The Importance of Books in Divisive Times

In these gloomy, divisive times, does anyone care about books? I do.

Books emphasize interiority, encourage empathy, require thought and are meant to foster rational argument — things we all need.

Perspective by Mike Dirda

When I was growing up, my father — always eager to instruct his backward son — would regularly intone the phrase, “I shall pass this way but once.” Since Dad wasn’t one to care about anybody outside our extended family, he never quoted the rest of the old Quaker proverb: “Any good that I can do or any kindness I can show to any human being; let me do it now.” No, he simply meant that I shouldn’t put things off, imagining that I’d come back to them at some later date.

To my surprise, this paternal advice became, without my quite knowing how, the abiding principle of my professional life as a writer and reviewer — at least until recently. Over the years I’ve certainly returned several times to a handful of writers, most prominently those twin monsters, Evelyn Waugh and Vladimir Nabokov, but in general I’ve never counted on rereading anything. I give each book or subject my best, then move on to something new.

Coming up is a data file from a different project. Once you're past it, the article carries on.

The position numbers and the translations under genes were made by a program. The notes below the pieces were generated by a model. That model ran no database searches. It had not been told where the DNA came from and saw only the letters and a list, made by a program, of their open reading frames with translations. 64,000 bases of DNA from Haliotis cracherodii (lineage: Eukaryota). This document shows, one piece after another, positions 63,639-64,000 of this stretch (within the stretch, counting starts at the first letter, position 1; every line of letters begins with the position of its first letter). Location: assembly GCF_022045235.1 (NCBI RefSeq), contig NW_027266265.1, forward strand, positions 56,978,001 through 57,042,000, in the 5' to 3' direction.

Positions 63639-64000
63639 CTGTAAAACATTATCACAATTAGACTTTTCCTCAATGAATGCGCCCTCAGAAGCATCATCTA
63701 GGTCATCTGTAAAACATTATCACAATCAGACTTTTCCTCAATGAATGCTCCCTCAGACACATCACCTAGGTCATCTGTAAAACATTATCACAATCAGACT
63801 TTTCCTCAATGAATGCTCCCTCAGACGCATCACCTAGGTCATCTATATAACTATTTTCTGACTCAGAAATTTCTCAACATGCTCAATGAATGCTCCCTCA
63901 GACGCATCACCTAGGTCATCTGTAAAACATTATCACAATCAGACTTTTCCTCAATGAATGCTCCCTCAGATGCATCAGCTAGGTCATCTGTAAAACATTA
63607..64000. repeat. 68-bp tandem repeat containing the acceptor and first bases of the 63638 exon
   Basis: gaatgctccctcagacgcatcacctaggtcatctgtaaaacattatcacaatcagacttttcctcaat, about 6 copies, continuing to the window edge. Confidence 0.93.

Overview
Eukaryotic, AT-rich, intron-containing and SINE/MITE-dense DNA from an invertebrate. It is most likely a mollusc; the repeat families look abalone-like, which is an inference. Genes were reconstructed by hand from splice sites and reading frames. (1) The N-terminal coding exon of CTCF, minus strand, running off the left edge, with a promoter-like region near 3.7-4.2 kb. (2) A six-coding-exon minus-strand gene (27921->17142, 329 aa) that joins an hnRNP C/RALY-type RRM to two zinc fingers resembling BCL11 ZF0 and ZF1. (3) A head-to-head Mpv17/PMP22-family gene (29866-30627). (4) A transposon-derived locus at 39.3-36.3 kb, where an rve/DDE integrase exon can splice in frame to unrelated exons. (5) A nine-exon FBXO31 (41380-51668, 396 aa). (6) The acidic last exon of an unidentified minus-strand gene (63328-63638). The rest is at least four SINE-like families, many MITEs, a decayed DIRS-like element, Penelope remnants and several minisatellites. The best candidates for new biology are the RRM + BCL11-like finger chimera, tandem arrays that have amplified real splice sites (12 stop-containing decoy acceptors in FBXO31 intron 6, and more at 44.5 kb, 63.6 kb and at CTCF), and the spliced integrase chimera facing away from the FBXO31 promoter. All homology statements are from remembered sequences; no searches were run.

Still, I often guiltily recall Oscar Wilde pointing out that if a book wasn’t worth reading over and over again, it shouldn’t be read at all. That’s essentially an aesthetic attitude, the approach of a connoisseur — or, more sadly, the fate of a college professor locked into teaching Milton for the next 40 years. But since adolescence, I’ve wanted to experience as many books as possible, to familiarize myself with, as Matthew Arnold’s catchphrase goes, the best that has been thought and said. It should be emphasized that, for me, the “best” means the best in every genre, not just the traditional classics of world literature. Read the full piece at the Washington Post.

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